He has taken thousands of students under his wing, exposing them to STEM-related career paths, meaningful research experience, travel to academic conferences and graduate-level educational opportunities. With National Science Foundation funding, he’s built programs that have been heralded by the NSF as national models for increasing diversity in the sciences. He’s drawn recognition for City Tech from the Institute for Higher Education Policy, a nonprofit organization for education policy. One of his programs, Safe in My Brother’s Arms, provides college prep and academic support to hundreds of high school students who live in city homeless shelters, and all of Blake’s mentoring efforts give students what he calls a “safe space” to discuss social and emotional concerns.
“I couldn’t be prouder of Professor Blake and his accomplishments,” said Interim Chancellor Vita C. Rabinowitz. “His record transcends the contributions he has made as a scientist, and his reach extends far beyond the lab. His efforts to engage thousands of students in the STEM fields, nurturing them and providing the tools and supports for their success, are emblematic of what makes CUNY an important driver of educational attainment and socioeconomic ascent.”
The fruits of Blake’s work are readily observed in his former students, and not only in the academic success they have had after CUNY. They have also made sure to emulate Blake’s pay-it-forward philosophy, what he calls the “self-regenerative process” of mentoring. One of those students, Kurt Sealey, says he was inspired by experiences he had in Blake’s BMI to develop youth programs of his own.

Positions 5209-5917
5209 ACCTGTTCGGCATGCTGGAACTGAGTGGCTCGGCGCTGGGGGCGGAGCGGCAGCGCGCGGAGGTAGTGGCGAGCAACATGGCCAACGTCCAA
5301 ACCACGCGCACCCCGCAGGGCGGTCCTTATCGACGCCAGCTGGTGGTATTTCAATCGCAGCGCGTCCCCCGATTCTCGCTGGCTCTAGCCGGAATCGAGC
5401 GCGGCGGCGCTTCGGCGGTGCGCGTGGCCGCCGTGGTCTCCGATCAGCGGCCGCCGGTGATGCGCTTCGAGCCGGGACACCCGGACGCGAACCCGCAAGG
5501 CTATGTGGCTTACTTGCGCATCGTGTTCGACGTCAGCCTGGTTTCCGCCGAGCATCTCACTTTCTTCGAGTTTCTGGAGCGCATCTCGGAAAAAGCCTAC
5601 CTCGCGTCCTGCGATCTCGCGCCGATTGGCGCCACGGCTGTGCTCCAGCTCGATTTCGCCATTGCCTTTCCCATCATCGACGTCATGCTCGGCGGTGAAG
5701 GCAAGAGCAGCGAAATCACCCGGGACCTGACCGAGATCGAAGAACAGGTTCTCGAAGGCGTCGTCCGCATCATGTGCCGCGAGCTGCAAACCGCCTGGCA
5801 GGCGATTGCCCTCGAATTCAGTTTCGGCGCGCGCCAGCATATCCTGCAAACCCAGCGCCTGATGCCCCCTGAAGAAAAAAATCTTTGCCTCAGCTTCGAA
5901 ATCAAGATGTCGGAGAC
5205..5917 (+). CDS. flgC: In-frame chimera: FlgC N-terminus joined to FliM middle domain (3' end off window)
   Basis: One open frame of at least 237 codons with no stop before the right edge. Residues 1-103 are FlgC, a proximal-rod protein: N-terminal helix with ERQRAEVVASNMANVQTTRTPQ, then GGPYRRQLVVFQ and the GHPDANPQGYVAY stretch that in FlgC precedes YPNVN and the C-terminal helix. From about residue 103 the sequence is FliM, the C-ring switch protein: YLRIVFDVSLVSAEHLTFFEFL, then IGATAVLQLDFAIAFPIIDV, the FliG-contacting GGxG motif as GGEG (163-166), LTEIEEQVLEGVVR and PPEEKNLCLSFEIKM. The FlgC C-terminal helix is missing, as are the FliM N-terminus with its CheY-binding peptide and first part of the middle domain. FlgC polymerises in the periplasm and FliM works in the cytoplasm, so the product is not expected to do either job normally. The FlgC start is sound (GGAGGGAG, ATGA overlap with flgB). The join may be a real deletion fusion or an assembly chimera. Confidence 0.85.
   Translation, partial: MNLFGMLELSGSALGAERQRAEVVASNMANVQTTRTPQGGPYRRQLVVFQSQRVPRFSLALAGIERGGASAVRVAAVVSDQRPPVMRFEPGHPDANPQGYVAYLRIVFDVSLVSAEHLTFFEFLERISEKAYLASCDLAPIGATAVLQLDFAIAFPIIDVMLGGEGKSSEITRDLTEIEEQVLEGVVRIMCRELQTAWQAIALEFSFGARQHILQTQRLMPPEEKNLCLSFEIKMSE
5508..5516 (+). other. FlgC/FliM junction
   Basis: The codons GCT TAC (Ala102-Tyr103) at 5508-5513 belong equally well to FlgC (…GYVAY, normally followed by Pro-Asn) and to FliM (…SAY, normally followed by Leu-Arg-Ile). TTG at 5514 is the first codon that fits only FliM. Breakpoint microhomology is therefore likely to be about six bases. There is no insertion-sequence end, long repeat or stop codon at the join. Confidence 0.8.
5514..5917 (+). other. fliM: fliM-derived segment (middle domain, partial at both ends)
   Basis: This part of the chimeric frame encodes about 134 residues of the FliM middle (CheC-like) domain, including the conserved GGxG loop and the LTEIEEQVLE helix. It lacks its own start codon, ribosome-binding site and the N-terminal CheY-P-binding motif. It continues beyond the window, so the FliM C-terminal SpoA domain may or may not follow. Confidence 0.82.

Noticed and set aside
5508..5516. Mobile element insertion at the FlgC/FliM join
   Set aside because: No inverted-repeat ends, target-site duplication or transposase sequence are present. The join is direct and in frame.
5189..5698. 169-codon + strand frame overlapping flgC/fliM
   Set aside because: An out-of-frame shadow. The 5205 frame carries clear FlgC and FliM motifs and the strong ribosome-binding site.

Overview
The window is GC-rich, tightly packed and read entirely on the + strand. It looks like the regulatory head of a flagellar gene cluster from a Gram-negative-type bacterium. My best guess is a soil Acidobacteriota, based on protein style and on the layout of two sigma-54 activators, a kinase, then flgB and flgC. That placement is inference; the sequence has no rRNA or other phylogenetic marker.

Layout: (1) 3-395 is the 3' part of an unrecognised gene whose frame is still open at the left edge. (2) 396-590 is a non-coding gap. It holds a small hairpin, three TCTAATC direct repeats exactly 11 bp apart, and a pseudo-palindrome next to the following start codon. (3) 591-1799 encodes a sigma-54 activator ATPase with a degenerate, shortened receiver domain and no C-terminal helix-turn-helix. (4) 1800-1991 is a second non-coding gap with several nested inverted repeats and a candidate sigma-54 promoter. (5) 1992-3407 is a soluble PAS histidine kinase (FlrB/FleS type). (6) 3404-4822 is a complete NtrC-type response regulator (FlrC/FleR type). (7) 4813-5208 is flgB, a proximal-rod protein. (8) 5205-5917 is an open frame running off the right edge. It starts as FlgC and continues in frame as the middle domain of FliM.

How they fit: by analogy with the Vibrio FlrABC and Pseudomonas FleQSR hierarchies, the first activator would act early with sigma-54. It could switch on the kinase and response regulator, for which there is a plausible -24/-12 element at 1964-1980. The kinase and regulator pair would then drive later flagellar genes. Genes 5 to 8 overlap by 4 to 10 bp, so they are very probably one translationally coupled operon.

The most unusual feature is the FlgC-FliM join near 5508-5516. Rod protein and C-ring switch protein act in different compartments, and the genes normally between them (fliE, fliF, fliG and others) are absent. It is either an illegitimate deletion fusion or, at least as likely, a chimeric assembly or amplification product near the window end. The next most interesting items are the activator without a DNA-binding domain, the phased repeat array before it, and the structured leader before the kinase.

“He will do anything he can to help a young person accomplish, and I think that’s really admirable,” says Sealy, who met Blake at City Tech in 2010, graduated from Hunter College four years later and now runs Pittsburgh Learning Commons, a nonprofit that provides culturally-specific academic support and mentoring to high school-aged Pennsylvania students. Sealy says that Blake helped him become adept at nonprofit management and, by the example he set, illustrated the high value of STEM-oriented programming for minority youth.
Francois Mertil, a student in electrical and computer engineering, has already earned a master’s degree at Cornell since he graduated from City Tech in 2016, and he has moved on to Carnegie Mellon University in Pittsburgh as a Ph.D. student. He met Blake at a City Tech BMI meeting during his freshman orientation, and he says the professor’s involvement directly shaped nearly every aspect of his undergraduate experience, from internships and research opportunities to encouragement and assistance in applying to graduate school.
Mertil has helped launch an organization of his own, EMO Haiti, to increase the technological capacity in the country where he was born and spent most of his childhood. He considers that work, in which he’s applying technical concepts he mastered in school to real-world needs, as an opportunity to “give back” and very much in keeping with the lessons he learned from Blake.
“Whatever you get here, it’s good to return it,” says Mertil, recalling a message he frequently heard from Blake. “You have to help others, too. You have to have the same kind of passion.